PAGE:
Nashville’s Frist Art Museum opened a Teens Take the Frist! exhibit showcasing local student art at the end of June. Of the over 180 artists featured, 27 were students from Williamson County. 

This is the Frist’s third year of hosting the competition, which encourages students aged 13 to 19 to participate in artistic expression. In addition to being featured in the in-person gallery, 50 pieces are also in an online gallery.

Many of the pieces, such as Sarah Cai’s piece "Grandmother" were inspired by the COVID-19 pandemic

“My grandmother lives in a nursing home in China, and especially with COVID-19, she didn’t really have contact with people,” Cai, a rising junior at Brentwood High School, explained. “I really wanted to give something to her, so I started looking through pictures and just finding pictures where she was doing things that made her happy.”

In the graphite and colored pencil drawing, Cai’s grandmother is shown climbing stairs, cooking, smiling and walking in the city. 

It’s no surprise that Cai’s piece was chosen, given the close attention to detail throughout the drawing. From the wrinkles on her grandmother’s face to the print on her coat, the graphite allows for a striking level of detail. The red highlights, symbolizing good luck, add a subtler, personal touch. 

“When people see this piece, I hope people recognize someone’s life,” Cai said. “I hope they don’t take the daily tasks for granted because a lot of people are alone. Some people don’t realize the relationships they have.”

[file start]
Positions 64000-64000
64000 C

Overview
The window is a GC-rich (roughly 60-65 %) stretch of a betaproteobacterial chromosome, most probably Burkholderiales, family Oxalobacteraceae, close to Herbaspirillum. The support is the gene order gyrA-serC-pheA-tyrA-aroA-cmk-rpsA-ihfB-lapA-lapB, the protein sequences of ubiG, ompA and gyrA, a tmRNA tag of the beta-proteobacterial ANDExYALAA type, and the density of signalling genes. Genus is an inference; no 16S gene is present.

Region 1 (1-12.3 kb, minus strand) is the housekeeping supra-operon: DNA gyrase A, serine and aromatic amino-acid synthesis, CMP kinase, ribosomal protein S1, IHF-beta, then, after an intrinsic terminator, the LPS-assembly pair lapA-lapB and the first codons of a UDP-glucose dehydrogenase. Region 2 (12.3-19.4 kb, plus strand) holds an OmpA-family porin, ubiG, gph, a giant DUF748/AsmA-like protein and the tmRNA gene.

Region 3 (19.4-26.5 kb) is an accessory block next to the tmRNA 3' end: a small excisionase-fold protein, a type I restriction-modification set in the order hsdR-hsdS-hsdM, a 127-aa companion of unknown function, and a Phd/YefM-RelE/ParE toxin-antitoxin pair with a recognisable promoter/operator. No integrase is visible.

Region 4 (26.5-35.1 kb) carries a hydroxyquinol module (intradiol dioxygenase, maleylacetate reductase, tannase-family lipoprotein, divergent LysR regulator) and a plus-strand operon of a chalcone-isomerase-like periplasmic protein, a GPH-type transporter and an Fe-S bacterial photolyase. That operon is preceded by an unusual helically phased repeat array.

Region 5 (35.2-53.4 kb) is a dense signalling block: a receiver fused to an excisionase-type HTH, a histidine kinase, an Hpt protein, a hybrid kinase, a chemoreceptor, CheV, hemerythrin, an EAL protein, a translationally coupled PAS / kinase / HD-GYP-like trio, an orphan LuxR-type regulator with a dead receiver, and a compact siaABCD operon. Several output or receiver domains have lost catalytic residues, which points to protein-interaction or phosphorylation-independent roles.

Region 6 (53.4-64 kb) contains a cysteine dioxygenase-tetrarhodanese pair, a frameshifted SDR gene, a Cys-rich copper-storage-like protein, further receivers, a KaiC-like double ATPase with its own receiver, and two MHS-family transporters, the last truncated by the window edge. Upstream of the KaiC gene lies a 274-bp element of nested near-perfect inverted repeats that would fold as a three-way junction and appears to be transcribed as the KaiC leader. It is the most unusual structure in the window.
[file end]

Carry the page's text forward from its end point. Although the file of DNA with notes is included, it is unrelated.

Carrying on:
Lauren Cheung, a rising junior at Franklin High School, submitted a highlighter and ink drawing titled “The Pain We Hold Inside.” 

The online gallery caption reads, “Sometimes we must express the painful emotions in order to let them go. This drawing represents that pain, yet also the beauty that follows after.”

Cheung added that her inspiration came from people hiding their true selves, particularly with online images. 

“Especially in this day and age with technology and social media, we portray a very unrealistic version of ourselves,” she said. “I wanted to spread a message to tell people that they’re not alone.”

Cheung also commented on her intentional choice of a unique medium, saying that highlighter and pen added to the simplicity and accessibility of the drawing. 

“If you think about it, a ballpoint pen, a highlighter, those are things that everyone uses, so it makes [the drawing] more real.”

Ashley Nealon, a student at Father Ryan High School, submitted a watercolor piece called “Koi Fish,” portraying a simple, yet vibrant fish swimming against a solid black background. 

Nealon noted that the pandemic has given her more time to explore her art, seek inspiration and work on new ideas. 

“Art is a really awesome way to express yourself and your thoughts, and it doesn’t always have to be perfect because nothing is perfect,” Nealon said. 

The exhibit is available to view online at or at the Frist Art Museum until Sept. 5.

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